If you read the news, you may think the negative portrayal of General Data Protection Regulation in the media means the new regulation will be one of the worst edicts ever introduced. However, from your customer’s perspective, the new data law may look very different. GDPR is set to help organizations truly respect their customers’ information by protecting it from possible cyber breaches, often accomplished by hackers via the Domain Name System (DNS).
Industry research reveals it typically takes 99 days before a data breach is detected (FireEye M-Trends 2017). This means organizations have from today, 15th February – exactly 100 days before May 25th 2018 – to ensure they are GDPR compliant. Adhering to GDPR can bring brand and commercial benefits, and our new research reveals 72% of businesses worldwide are confident they have the right processes in place ahead of the regulation coming into force.
Money, money, money going into GDPR compliance
Perception is reality. It seems businesses have understood this urgency to look after their customers data ahead of the deadline and begun their preparations, spending up to $5 million per company so far, and 63% of them have already appointed a Data Protection Officer (DPO) according to our latest research.
The regulation has been framed around the location of the data subject, rather than the data controller or data processor, meaning this EU regulation has global impact. It is encouraging to see the US is the most confident about complying to the new rules and has spent more on average ($1,417,000) than the UK ($1,165,000) and Spain ($1,223,000), and nearly as much as France ($1,584,000) and Germany ($1,752,000).
The reporting element of GDPR requires notification to the supervisory authority within 72 hours of breach occurring if data has been stolen. At the moment, few companies are reporting breaches in public with only large-scale attacks reaching the general public’s ears. Our 2017 survey data shows one-in-five (22%) of businesses worldwide has suffered a data exfiltration attack, and 18% have admitted to losing sensitive customer information. By notifying customers of any breach, regardless of scale or gravity, customers will have increased trust and loyalty to the company.
The number of data breaches last year proves legacy and current technology implemented are not working as well as they should, or as well as people think. A popular and relatively easy way for hackers to steal data is through data exfiltration by attacking the DNS Server.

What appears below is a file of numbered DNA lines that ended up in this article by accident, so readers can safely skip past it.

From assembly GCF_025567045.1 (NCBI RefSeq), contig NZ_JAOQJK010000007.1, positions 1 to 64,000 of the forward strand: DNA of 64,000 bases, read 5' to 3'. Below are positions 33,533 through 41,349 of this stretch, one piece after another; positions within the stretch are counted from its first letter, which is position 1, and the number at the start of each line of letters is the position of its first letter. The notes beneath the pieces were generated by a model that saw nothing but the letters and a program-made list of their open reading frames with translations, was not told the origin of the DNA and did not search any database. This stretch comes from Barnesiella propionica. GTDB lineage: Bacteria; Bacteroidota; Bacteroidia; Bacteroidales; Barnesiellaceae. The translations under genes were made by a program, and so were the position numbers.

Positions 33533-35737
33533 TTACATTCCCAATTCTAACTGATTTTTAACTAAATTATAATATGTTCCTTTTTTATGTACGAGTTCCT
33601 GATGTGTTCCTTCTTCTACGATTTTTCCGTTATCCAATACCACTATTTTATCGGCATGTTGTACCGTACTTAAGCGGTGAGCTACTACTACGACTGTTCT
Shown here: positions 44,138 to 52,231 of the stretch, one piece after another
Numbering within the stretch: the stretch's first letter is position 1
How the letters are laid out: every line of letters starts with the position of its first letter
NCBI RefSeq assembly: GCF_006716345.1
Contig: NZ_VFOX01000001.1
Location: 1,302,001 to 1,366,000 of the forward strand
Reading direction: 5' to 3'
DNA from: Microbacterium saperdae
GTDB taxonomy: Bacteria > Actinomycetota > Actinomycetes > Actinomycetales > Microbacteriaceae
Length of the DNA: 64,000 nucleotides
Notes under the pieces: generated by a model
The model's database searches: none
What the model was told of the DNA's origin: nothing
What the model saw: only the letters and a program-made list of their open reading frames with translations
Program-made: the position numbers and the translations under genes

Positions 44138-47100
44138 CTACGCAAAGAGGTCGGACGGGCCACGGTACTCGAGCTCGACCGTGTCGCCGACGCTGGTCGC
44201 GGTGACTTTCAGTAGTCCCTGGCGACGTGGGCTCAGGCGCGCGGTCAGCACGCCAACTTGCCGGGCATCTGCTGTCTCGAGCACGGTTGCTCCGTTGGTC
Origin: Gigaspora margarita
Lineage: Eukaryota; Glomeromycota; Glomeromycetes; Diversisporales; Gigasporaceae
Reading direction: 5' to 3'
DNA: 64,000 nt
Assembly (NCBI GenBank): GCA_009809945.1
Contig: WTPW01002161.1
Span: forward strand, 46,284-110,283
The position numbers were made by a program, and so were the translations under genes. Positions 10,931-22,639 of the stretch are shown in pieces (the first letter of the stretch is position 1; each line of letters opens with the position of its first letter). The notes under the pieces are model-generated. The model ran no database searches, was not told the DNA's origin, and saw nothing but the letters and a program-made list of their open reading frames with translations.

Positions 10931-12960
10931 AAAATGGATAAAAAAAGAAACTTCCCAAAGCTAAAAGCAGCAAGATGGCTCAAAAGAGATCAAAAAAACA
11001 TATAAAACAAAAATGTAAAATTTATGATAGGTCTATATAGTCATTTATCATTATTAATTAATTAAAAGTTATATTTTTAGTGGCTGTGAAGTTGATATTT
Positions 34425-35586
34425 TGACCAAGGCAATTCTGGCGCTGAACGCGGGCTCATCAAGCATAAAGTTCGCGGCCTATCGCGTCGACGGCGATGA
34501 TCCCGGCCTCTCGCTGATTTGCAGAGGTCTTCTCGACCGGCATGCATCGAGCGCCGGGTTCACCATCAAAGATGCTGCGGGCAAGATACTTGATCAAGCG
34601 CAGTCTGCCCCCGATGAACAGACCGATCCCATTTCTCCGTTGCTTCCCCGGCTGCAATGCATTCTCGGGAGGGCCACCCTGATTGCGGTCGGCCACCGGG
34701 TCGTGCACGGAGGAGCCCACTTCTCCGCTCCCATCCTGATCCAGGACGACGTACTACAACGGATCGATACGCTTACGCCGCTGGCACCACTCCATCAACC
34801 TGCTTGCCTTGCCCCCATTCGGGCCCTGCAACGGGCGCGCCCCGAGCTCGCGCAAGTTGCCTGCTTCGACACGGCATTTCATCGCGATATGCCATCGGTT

Why is DNS important to GDPR?
A primary area to protect is DNS, as over 90% of current malware uses DNS (Cisco Security Report 2016). This is an easy vector for hackers to attack. As examples, the WannaCry and Petya ransomware attacks targeted different patches on network services that were not correctly secured. If hacked, the network service could be used as a vector of an attack because all legacy security solutions, such as firewalls, will be blind to exfiltration activity.
Around the world, 83% of organizations failed to apply all the necessary security patches, which made them vulnerable to future attacks. By first understanding how data can be accessed via DNS, businesses can better prevent more attacks from happening this year and remain compliant to data regulations like GDPR. More than one-in-three (38%) companies are putting top priority on DNS monitoring and analysis to help them comply with GDPR and protect them from emerging cyber threats.
Why is data exfiltration a big GDPR issue?
Due to the billions upon billions of transactions occurring over a network at any time, exfiltrated data can be easily hidden amongst the normal operations of a DNS service. All customer-facing and internal applications use DNS, which means that most DNS servers are constantly busy. Requests used for DNS data exfiltration often go unnoticed, as they are blended in with the vast volume of traffic to appear like normal traffic.
The introduction of GDPR in May will be a major driving force for any business which holds data related to EU citizens to take greater care in safeguarding their customers’ data. In order to not only avoid heavy fines, but also strengthen brand reputation and customer trust, organizations should look to immediately fortify their cyber security strategies.
There is still room for improvement with 100 days to go to the GDPR deadline, but it is very encouraging to see the majority of businesses are confident they will comply in time. There is more to come from us on this subject.
Learn more about GDPR, including insights from our latest survey on how organizations worldwide are preparing for GDPR and which customer benefits will be realized, by visiting our dedicated resources page.